One of Hong Kong’s oldest temples, atmospheric Man Mo Temple is dedicated to the gods of literature (‘Man’), holding a writing brush, and of war (‘Mo’), wielding a sword. The temple was built in 1847 by wealthy Chinese merchants. Back in the day, it was a court of arbitration for local disputes as well as a place of worship. Rows of large, smoky incense coils curl down from the roof.
InnSight has warmly decorated rooms, and the owner makes an effort to please. For a wider bed, opt for a Comfort Double (www.innsight.hk; 3/F, 9, Lock Rd, Tsim Sha Tsui; from ` 4,800). Hong Kong hotels aren’t known for spacious rooms and those at Mia Casa 11 are a case in point. Still, it’s located close to the Kennedy Town tram terminus, there’s a roof terrace, and some suites have balconies.
Cosmo is a VFM hotel on the quiet side of Wan Chai, with rooms done up in cool whites and greys with modish pops of bright orange.
A symbol of China’s historical detachment and sense of vulnerability, the Great Wall snakes through the Chinese landscape, over deserts, hills, and plains, for more than 2,500 miles (4,000 km). Yet, despite its seemingly impregnable battlements, the wall was ultimately an ineffective barricade. In the 13th century it was breached by the ferocious onslaught of the Mongols and then in the 17th century by the Manchu, helped by the decline of the Ming dynasty. Today, its dilapidated remains crumble across the rugged terrain of northern China and only select sections have been restored.
Sections of the bastion called the Great Wall were first built during the Warring States period (475-221 BC) by individual states to thwart incursions by northern tribes and to defend against aggressive neighbors. Simple and unconnected earthen ramparts, they were not joined together until the Qin dynasty (221-207 BC) first unified China under Shi Huangdi, the First Emperor. The maintenance and expansion of the wall reflected each succeeding dynasty’s feelings of insecurity. Enlarged under the expansionist Han dynasty (206 BC-AD 220), the wall was neglected by the cosmopolitan Tang dynasty (AD 618-907), only to be heavily fortified by the more inward-looking Ming dynasty (1368-1644).
The Qin wall was a simple tamped earth affair, but the later Han dynasty adopted a more advanced technology that enabled them to build walls even in the bleak expanses of the Gobi Desert. They would line wooden frames with a layer of willow reeds and twigs and then fill the frame with a mixture of mud, fine gravel, and water. This would then be pressed firmly into place. When the mixture dried, the frame could be removed, leaving behind a large slab of hard, bricklike mud that could be built upon again in the same manner. This is much like modern construction, when steel rods are use to reinforce concrete.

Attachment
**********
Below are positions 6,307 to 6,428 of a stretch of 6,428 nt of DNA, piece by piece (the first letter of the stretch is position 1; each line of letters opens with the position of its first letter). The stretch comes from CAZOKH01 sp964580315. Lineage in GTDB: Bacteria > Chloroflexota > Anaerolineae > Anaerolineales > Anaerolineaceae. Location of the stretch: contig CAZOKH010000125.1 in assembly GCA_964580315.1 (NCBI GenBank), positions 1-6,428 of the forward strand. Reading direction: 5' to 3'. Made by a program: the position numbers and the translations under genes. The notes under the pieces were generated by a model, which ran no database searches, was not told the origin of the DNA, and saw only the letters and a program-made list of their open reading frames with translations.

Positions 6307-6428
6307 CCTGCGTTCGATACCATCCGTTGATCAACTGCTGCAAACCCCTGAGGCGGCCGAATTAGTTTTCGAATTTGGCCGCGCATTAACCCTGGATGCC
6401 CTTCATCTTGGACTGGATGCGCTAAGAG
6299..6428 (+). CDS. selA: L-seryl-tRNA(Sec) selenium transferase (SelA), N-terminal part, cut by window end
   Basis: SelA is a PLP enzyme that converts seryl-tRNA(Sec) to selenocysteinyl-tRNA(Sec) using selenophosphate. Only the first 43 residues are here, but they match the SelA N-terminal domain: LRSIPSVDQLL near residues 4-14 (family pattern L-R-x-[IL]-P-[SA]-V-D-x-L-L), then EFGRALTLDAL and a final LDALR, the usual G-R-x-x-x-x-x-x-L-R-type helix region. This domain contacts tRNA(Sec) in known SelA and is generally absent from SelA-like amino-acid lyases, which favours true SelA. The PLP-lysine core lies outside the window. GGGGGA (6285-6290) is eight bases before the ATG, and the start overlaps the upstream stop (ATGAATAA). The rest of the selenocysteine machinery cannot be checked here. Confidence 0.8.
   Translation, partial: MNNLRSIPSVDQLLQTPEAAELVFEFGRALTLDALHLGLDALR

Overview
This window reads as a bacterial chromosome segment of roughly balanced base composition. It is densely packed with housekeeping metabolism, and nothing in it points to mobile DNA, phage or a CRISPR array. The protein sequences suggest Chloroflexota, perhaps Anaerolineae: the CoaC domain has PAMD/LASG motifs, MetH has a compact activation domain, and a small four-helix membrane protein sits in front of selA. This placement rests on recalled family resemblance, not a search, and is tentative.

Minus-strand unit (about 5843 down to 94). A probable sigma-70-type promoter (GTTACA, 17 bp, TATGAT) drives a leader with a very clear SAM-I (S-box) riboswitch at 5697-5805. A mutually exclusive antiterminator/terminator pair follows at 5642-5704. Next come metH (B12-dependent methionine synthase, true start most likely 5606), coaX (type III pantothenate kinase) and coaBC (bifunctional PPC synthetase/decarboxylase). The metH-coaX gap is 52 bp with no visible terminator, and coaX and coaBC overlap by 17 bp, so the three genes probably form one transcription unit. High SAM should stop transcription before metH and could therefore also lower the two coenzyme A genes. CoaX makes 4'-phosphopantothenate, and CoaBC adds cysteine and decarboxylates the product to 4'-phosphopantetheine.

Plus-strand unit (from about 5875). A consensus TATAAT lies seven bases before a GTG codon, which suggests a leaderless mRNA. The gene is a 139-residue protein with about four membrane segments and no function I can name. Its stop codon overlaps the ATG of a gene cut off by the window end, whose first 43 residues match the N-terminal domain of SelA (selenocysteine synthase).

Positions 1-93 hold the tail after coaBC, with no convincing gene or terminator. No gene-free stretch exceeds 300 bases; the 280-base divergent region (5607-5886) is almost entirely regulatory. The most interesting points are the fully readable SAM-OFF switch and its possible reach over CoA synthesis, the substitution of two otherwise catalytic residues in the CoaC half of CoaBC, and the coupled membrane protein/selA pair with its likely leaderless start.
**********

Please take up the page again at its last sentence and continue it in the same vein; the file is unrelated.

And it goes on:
One of the legends about the wall tells that during the Ming dynasty, General Cai Kai was put in charge of building the section of wall at Huanghua, 40 miles (55 km) north of Beijing. Word got back to the emperor that the general was taking too long over the task and wasting too much money. The unfortunate general was therefore summarily executed. Later, when the Mongols mounted a concerted attack, General Cai Kai’s efforts paid off; Huanghua was the only fortress that successfully warded off the enemy. Realizing his mistake, the emperor exhumed General Cai Kai’s body and had it reburied with full honors near the part of the wall that he built.
This shows a section of the wall as built by the most prolific wall builders of them all the Ming dynasty. The section at Badaling, some 43 miles (70 km) north of Beijing, was butt around 1505 and is similar to this. It was restored during the 1950s and 1980s.
These enabled the soldiers to fire down on their attackers with relative impunity.
Warnings of attack were signaled by the smoke given off by burning dried wolf dung.
Another Ming addition, cannons were used to defend the wall and warn of attack.
These were spaced two arrow shots apart to leave no part unprotected.
This averages 26 ft (8 m) in height and 23 ft (7 m) in width.
Because the wall took advantage of the natural terrain for defensive purposes, following the highest points and clinging to ridges, it now offers some superb panoramic views.
Away from the Beijing area, most of the wall is unrestored and has crumbled away, with only the core remaining.
A Ming addition, these served as signal towers, forts, living quarters, and storerooms for provisions, gunpowder, and weapons.
In addition to enabling communications via smoke, flares, drums, and bells, the wall acted as a road for the rapid transport of troops over very difficult terrain.
The Chinese word for city, “cheng,” also means wall. For the Chinese, the wall, as well as serving a practical purpose, symbolized the boundary between home, safety, and civilization inside, and the chaos and barbarism outside.
5th century BC: Individual states make defensive wallls out of firmly tamped earth.